Ask a church their definition of “youth ministry”, you’ll probably get a variety of responses. Many define it as a program where youth are the target audience. Others emphasize mentoring and relationships with youth. Recently, some are expanding it to be family ministries i.e. ministering to parents and their families.

Over the last few months, I’ve (Alvin) recognized there is a distinction between youth ministry and a church’s reponse to that demographic. Granted, I realize that some may argue I’m just relabelling words, that it’s all semantics. Setting aside how exactly we label these two distinctions, let me suggest where the distinction lies.

There are some who are called to minister to specific people groups, whether they be youth, young adults, seniors, children, women, men, etc. While each Christian is called to care for everyone around, we are each gifted to serve different aspects of God’s ministries. Youth workers, whether paid or volunteer, are gifted to minister to youth. Historically, many youth workers saw themselves as the primary spiritual caregiver to those youth and, in some cases, disregarded their parents (even saw them as “the enemy” sometimes). In recent years, more youth workers recognize the role of the parent and aim to support parents as they raise their youth. (For a long time, I was an advocate for that.)

However, what’s starting to shift is the expansion of the youth worker to include parental care as part of their responsibilities. What’s happening in some contexts is the youth ministry (defined as the area which the youth worker oversees) is expanding its scope to a larger segment of the church to the point where other areas of ministry relinquish their ministry responsibilities in the shepherding of those parents. For those familiar with the “Mickey Mouse” analogy for youth ministry, the ear begins to grow bigger, almost to the same size as the face. This isn’t healthy growth for the church.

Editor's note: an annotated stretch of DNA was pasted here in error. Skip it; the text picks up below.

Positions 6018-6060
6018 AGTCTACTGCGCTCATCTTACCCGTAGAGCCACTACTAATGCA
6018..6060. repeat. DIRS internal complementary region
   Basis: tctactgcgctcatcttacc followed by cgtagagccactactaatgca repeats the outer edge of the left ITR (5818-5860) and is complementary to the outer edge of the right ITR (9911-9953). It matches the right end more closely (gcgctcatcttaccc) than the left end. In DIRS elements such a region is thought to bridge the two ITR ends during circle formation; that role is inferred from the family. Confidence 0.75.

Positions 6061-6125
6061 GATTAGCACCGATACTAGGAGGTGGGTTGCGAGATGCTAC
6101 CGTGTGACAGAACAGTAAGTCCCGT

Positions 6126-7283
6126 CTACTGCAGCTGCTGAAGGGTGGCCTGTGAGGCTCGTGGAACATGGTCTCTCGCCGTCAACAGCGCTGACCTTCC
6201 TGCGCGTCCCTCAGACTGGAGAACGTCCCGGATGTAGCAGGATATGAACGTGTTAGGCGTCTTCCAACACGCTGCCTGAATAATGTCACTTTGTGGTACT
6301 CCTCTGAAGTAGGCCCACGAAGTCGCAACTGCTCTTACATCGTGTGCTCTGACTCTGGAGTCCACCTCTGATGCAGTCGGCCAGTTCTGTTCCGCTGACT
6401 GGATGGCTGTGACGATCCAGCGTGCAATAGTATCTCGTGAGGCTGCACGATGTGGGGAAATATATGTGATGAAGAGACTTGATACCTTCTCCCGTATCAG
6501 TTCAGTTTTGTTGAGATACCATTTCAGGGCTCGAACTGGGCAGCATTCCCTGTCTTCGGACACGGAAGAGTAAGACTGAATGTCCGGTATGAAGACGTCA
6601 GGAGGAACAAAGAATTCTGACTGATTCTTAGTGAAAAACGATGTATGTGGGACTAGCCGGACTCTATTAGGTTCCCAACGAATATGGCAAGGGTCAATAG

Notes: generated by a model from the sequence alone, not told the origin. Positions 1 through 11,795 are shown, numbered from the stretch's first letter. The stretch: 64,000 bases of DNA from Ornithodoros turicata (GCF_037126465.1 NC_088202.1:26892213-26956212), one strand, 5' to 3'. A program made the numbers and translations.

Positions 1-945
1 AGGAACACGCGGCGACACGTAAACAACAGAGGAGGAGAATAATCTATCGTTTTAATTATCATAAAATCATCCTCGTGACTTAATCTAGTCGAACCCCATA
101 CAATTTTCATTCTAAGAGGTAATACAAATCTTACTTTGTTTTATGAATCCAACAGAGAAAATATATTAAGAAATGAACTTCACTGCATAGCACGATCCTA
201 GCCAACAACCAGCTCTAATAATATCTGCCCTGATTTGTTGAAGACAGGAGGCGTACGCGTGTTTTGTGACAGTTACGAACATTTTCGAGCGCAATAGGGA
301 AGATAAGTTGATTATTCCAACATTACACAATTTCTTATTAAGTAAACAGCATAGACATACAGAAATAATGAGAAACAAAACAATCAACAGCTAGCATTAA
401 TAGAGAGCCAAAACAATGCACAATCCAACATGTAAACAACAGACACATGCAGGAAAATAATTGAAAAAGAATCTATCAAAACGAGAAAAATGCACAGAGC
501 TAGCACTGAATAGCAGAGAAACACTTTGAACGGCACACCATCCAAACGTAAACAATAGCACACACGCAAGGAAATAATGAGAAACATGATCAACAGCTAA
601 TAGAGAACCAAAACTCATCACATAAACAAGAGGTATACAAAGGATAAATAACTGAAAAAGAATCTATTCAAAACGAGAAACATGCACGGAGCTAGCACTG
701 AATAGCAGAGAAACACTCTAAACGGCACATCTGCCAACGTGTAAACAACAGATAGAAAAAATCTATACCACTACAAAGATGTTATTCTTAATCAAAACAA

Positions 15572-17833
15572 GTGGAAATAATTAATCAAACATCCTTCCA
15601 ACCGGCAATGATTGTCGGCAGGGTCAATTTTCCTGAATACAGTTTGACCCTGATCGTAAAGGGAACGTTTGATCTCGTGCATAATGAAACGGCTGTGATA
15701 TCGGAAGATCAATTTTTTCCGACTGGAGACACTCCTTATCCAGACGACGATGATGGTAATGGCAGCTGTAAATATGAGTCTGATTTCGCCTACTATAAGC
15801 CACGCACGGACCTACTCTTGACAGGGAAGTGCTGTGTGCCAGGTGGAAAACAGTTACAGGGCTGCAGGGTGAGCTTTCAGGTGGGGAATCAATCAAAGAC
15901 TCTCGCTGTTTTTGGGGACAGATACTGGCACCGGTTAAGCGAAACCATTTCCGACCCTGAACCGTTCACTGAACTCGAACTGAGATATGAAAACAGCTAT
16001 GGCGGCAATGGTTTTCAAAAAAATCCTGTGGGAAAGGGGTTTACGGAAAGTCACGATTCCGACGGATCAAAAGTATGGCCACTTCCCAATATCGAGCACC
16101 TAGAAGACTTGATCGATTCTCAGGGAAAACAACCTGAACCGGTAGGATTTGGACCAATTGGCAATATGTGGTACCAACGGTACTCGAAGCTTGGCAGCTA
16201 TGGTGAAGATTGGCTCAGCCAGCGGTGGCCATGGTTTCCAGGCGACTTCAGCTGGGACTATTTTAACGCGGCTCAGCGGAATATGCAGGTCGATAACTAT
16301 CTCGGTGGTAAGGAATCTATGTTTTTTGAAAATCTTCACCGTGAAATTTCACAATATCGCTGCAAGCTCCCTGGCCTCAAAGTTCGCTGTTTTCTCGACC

The distinction lies in who ministers to whom and how that integrates with the church as a whole. I still believe that youth ministry (which is the “response by the whole church to that demographic”) is to support parents (whether Christian or not) as they raise their kids. However, how that is implemented is not solely dependent on the youth worker. Rather, the church as a whole needs to be involved in that response. e.g. Older members need to walk alongside and support parents in the raising of their kids. Other adults are vital in establishing some form of mentoring, caring relationships with the youth (see “Sharing Life“). Youth workers help to synergize the collective of youth together. No one part of these should function alone, but recognize they need to work together in effectively discipling youth.

By no means is this a finished concept in my mind. I’m still wrestling with how God is directing all this together. However, I do believe this is a vital distinction as the church moves forward in this area.